High heat soy wax burns hotter and dries out less quickly than low heat. It is used in candles that don’t need a long burn time and where a longer burn time is desired but where the candle’s aroma will be vital. High-heat soy wax is sometimes used in addition to either type of soy wax.
Natural non-drying soy wax is used when it is desirable to have a drop or two of drippings or liquid wax, for example, for award plaques or holiday decorations. The liquid does not harden and remains tacky because this type contains no saturated fatty acids but rather oils and proteins that are hydrophilic (water-attracting) instead.
Scented soy wax is used in candles with a strong scent, such as pumpkin pie. It does not have to be scented because the scent of the soy wax provides the aroma. It is also non-drying and will not harden or dry out, so it can be used for years and years and will retain its fragrance.
Melting Soy Wax For Candle Making
Soy wax transfers the scent when it melts, quickly making a scented candle into an unscented one. Be careful when experimenting with this type of candle, as there will be very little wax left over if you have too much oil in your mixture, which can result in smoke during combustion.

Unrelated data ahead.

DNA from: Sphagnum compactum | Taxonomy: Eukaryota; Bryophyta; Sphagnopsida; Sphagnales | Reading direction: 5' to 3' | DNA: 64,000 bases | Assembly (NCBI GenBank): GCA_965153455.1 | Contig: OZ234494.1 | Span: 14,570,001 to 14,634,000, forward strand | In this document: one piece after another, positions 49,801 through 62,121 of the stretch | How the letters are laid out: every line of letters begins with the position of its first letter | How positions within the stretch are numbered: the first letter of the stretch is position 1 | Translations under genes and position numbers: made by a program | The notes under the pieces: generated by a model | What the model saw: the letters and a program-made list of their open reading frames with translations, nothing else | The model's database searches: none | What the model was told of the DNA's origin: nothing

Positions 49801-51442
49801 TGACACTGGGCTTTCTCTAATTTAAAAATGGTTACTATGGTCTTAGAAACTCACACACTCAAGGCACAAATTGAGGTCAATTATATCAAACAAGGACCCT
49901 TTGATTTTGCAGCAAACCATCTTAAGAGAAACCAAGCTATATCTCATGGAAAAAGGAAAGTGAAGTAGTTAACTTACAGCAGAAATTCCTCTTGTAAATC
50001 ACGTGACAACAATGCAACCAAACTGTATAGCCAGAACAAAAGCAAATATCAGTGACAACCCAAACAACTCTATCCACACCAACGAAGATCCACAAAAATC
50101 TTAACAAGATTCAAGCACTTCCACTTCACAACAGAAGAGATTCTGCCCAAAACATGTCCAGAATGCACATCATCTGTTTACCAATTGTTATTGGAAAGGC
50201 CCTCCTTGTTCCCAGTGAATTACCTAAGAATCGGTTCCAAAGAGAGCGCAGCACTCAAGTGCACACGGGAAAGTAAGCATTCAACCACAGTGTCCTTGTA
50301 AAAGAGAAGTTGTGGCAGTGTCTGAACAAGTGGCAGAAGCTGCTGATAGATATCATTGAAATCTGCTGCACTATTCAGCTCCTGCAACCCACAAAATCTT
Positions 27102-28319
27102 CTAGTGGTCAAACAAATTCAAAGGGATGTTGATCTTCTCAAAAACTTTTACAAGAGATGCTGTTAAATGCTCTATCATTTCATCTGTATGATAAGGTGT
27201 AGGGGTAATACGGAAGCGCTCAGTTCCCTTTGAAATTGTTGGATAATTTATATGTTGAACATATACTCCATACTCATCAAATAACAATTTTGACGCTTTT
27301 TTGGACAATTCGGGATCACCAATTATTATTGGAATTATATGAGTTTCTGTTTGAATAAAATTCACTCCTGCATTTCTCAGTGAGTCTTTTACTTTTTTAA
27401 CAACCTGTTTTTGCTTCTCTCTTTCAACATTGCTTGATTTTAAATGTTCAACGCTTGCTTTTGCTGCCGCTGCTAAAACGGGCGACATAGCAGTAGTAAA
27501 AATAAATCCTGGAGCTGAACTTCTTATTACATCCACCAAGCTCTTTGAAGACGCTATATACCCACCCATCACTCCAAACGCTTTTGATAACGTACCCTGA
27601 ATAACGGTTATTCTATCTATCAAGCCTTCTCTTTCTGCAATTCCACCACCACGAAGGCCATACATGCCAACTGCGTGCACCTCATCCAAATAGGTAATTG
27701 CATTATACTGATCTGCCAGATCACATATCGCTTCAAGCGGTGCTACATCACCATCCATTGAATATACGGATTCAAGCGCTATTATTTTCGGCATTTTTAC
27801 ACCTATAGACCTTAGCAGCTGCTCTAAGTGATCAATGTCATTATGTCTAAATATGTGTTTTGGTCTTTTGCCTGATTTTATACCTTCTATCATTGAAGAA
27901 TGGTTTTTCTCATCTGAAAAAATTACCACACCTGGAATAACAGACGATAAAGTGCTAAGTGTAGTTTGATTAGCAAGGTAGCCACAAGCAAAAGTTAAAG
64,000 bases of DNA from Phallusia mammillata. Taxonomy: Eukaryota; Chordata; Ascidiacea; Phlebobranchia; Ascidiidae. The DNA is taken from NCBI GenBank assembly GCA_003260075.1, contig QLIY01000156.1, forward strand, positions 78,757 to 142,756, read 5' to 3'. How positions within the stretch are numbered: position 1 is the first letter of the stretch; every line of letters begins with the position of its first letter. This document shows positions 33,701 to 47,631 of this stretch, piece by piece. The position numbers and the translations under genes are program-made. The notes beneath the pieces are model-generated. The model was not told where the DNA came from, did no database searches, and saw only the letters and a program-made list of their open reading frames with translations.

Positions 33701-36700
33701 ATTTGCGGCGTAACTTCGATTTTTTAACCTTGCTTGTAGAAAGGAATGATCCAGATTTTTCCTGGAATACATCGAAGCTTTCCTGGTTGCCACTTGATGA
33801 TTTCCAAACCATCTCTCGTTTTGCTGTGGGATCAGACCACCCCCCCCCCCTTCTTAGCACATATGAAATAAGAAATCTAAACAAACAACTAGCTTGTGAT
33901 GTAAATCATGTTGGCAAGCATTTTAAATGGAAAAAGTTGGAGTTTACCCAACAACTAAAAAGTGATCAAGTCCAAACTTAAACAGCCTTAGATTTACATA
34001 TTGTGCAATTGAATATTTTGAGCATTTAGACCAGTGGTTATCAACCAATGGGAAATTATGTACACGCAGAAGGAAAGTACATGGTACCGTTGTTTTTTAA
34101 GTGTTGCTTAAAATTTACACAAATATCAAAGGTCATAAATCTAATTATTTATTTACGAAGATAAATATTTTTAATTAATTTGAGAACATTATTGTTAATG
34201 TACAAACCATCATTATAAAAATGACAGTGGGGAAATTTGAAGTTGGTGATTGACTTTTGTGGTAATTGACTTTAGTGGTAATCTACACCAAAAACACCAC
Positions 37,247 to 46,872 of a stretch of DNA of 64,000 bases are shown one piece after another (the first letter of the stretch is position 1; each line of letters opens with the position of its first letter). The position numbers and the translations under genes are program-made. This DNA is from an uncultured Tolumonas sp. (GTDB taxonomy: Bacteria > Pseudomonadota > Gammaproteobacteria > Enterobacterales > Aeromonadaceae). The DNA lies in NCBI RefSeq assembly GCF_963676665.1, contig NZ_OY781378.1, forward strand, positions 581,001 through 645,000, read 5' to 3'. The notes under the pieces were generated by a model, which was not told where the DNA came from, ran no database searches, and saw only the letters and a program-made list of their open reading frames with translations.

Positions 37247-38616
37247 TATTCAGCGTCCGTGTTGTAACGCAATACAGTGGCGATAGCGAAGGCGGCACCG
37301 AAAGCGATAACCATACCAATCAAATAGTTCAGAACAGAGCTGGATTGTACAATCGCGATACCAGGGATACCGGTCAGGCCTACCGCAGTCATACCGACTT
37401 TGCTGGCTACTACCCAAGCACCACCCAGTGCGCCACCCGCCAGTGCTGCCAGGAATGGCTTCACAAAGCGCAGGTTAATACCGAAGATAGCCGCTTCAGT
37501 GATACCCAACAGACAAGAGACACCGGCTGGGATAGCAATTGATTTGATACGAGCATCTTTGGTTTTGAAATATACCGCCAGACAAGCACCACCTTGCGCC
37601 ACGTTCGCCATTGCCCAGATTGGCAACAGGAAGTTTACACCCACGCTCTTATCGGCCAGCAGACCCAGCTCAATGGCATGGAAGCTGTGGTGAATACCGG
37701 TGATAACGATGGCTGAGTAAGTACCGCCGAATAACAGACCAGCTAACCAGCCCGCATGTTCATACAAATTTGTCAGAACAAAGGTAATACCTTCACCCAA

When soy wax is melted, it produces a relatively high level of vapors and smells. If the room or closed space you are working in has a low air exchange rate, you may experience headaches due to the build-up of fumes or odors. Open windows, use ventilators and ensure plenty of air flowing through your workspace.
Soy wax can burn too hot too quickly if not mixed correctly. Ensure that the candle area has proper ventilation and that you use a candle holder designed for soy candles (such as metal containers) to ensure that it does not burn out quickly.
Soy wax does not produce much heat, but it is still flammable. If you are planning on making inexpensive candles with little to no safe/unsafe potential, you may want to do some shopping using soy wax as a medium.
Soy wax is known for being an easy candle-making material type to work with and it produces quality candles that burn cleanly. It can also be used for other projects like crafts and other decorative items if the project calls for beeswax or paraffin wax instead. You can even use oil or vegetable oil as the medium instead of soy, provided you have access to either one at home or in your local store.